The saga of the Boeing 737 Max isn’t over just yet. After months of grounding the aircraft and rolling out new updates, Boeing has decided to suspend production of the 737 Max in January. Despite the drawdown in production, Boeing has said that it does not plan to lay off or furlough workers at the Washington factory where the model is manufactured, although some of those workers will be temporarily reassigned.
A review of the planes by the Federal Aviation Administration (FAA) is currently underway, and will continue into 2020 — longer than Boeing had initially hoped. The planes have been grounded since March 2019 after two fatal crashes prompted an investigation into the model’s failures, and this prolonged lapse in service has finally forced Boeing to pump the breaks on manufacturing.
In a statement, Boeing said, “We know that the process of approving the 737 Max’s return to service, and of determining appropriate training requirements, must be extraordinarily thorough and robust, to ensure that our regulators, customers, and the flying public have confidence in the 737 Max updates. The FAA and global regulatory authorities determine the timeline for certification and return to service. We remain fully committed to supporting this process. It is our duty to ensure that every requirement is fulfilled, and every question from our regulators answered.”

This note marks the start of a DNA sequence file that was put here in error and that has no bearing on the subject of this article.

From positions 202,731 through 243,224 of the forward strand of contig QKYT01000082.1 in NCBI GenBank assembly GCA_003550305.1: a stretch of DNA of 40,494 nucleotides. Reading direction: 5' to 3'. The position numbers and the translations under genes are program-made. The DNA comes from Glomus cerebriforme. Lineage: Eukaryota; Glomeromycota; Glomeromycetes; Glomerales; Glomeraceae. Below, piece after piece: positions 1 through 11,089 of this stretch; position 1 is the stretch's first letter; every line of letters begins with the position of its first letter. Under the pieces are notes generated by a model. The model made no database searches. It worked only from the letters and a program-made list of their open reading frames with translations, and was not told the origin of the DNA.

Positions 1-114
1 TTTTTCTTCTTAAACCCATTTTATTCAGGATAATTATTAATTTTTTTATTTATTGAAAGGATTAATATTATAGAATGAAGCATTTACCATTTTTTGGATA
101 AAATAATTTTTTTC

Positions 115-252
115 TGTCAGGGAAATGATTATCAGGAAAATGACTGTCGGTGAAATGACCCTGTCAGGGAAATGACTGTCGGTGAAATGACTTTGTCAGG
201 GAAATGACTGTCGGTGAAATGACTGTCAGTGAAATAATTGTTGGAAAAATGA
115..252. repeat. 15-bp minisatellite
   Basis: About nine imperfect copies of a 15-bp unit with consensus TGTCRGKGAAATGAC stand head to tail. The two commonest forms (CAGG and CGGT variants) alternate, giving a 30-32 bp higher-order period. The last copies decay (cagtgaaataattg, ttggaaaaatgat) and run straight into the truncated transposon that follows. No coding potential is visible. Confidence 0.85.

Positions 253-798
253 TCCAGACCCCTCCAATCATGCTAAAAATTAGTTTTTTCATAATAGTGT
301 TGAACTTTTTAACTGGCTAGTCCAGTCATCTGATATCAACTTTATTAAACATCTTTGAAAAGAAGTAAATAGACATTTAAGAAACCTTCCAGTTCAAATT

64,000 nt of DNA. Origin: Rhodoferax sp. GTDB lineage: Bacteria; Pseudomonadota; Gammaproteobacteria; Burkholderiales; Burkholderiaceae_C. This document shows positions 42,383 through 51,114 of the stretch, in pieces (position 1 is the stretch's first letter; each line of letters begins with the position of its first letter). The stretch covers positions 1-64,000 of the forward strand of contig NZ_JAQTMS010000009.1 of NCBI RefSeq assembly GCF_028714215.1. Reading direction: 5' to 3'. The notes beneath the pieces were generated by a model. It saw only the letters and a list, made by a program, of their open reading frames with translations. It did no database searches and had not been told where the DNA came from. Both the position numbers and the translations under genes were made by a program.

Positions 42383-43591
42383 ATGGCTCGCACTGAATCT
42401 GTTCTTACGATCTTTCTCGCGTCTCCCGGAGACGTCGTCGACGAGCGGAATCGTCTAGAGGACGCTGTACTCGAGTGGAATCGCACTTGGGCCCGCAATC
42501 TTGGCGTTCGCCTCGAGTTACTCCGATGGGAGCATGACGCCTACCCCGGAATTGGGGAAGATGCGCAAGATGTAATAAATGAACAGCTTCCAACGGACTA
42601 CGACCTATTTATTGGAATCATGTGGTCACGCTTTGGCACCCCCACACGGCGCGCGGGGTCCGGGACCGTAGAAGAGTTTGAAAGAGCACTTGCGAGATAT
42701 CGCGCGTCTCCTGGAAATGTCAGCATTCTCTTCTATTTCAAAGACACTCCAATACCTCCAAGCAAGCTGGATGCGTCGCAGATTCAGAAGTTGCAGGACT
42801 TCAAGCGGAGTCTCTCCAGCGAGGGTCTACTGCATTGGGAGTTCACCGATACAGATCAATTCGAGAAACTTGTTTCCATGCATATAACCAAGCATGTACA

It’s not yet clear how long Boeing will suspend production of the 737 Max, though US airlines have taken the plane off their schedules through at least March. Until then, the approximately 400 planes that have been manufactured since the grounding began will continue to sit in the manufacturing facilities, waiting for the green light from regulators.
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